CSRC Newsletter - April 2020
VOLUME 18, NUMBER 7
“!Felicitationes! Congratulations, Chon. I am pleased that your name and mine will be linked in this important way.” . . . I received this email from Alfredo G. de los Santos Jr. last November, shortly after learning that the American Association of Hispanics in Higher Education had selected me for the leadership award that is named after him. How could he write this to me? I was the one who should be pleased—in fact, honored! His life had been a model for service to the community through higher education.
Alfredo grew up in the 1930s and early 1940s on the family ranch in rural South Texas. He served in the U.S. Army, becoming a second lieutenant, and began his education at Laredo Junior College, where he was president of the student government and co-editor of the college newspaper. He would later return to start his professional career as a faculty member in the English department and as assistant librarian. Alfredo went on to have a distinguished and multifaceted career as a professor, librarian, dean, vice chancellor, and college president. In becoming the founding president of El Paso Community College, he also became the first Chicano to be named president of a community college in the United States. After Alfredo retired in 1999, he served ten years as a research professor for the Hispanic Research Center at Arizona State University, where he also taught community college administration. Throughout his career, Alfredo made significant contributions to the larger field of higher education, serving on the board of several organizations, including the Carnegie Foundation for the Advancement of Teaching, the American Association of Community Colleges, the Educational Testing Service, and the American Association for Higher Education.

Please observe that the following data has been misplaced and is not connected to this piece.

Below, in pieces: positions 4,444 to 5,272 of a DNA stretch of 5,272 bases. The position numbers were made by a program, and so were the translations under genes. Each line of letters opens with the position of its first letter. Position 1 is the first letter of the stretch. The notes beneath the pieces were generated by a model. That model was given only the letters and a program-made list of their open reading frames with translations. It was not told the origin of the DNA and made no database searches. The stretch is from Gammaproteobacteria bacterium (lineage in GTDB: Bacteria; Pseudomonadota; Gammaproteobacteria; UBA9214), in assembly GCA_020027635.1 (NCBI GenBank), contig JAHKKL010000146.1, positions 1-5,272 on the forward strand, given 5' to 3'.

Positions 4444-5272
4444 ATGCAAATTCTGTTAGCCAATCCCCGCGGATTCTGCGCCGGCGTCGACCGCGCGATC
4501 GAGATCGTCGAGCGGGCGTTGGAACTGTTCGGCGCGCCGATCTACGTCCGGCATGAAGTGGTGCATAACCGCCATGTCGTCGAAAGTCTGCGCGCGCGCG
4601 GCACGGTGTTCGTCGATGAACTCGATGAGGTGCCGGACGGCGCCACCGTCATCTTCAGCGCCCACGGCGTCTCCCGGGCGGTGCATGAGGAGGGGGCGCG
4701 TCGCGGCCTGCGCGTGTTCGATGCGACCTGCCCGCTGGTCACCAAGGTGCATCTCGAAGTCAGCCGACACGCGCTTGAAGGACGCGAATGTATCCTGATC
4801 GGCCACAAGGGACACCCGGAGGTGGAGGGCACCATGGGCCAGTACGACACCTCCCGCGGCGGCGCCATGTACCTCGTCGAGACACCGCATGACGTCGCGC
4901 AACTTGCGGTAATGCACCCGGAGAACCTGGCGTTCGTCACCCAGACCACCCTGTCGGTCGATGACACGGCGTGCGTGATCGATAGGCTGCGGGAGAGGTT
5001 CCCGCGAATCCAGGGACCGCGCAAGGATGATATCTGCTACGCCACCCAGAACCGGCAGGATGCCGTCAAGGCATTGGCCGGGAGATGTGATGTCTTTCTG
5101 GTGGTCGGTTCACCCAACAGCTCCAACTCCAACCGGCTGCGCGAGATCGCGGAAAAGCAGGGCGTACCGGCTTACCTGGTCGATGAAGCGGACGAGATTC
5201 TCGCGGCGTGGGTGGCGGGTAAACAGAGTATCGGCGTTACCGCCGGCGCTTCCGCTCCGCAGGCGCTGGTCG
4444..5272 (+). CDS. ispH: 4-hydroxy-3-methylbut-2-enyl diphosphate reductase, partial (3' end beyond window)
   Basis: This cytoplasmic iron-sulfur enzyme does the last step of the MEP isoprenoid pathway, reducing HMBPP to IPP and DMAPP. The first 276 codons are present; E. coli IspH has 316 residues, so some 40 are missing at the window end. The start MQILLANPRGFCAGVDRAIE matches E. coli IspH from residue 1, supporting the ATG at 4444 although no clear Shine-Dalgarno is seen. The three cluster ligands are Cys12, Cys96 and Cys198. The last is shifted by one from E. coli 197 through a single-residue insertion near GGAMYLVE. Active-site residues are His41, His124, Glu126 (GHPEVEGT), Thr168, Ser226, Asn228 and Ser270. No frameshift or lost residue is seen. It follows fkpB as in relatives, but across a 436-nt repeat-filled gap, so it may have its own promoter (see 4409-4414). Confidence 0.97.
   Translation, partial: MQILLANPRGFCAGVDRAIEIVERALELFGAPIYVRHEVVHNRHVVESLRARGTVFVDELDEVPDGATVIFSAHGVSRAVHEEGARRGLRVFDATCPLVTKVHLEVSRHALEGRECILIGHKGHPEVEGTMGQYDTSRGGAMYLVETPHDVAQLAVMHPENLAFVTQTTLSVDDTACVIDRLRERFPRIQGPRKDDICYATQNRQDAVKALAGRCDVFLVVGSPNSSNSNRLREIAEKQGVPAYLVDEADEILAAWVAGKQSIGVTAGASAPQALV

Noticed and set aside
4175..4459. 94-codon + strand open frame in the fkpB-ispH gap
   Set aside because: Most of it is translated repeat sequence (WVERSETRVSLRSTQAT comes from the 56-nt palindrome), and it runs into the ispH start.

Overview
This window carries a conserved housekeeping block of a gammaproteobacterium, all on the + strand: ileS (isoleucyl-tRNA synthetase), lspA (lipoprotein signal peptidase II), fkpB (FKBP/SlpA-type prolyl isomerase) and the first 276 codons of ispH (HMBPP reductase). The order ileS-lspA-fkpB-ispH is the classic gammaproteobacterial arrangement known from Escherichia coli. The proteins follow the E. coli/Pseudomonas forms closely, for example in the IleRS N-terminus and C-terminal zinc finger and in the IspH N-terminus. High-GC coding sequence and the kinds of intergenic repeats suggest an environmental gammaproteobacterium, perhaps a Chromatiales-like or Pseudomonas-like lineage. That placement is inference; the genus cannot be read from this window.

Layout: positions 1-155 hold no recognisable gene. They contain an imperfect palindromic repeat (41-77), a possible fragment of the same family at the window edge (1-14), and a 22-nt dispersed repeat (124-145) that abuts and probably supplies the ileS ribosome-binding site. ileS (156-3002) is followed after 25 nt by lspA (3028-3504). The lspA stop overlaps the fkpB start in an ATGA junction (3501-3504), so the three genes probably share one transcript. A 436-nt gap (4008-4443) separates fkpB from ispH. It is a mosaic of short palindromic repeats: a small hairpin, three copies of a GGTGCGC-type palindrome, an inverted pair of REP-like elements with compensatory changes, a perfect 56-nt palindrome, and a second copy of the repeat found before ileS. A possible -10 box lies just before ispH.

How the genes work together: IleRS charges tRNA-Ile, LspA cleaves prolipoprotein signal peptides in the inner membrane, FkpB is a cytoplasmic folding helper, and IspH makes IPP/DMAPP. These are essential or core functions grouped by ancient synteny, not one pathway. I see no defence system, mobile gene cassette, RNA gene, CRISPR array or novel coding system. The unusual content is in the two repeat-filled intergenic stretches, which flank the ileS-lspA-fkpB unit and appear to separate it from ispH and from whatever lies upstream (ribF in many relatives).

Alfredo’s kind words surprised me, but his humility did not. It was, indeed, quite familiar—it is the heart and soul of a community-based approach to education access. Learn, advance yourself, and then give back. I received the Alfredo G. de los Santos Jr. Distinguished Leadership Award on March 7. After a long battle with lung cancer, Alfredo passed away on March 8. We never met in person, but it is my honor to have his name now linked to mine as I go forward. ¡Alfredo G. de los Santos Jr., Presente!
Director and Professor
In accordance with Chancellor Gene Block’s directive to suspend most on-campus operations, the CSRC will be closed until further notice. We apologize for any inconvenience this may cause. During this time, CSRC staff will remain available via email (http://www.chicano.ucla.edu/about/staff) and at email@example.com.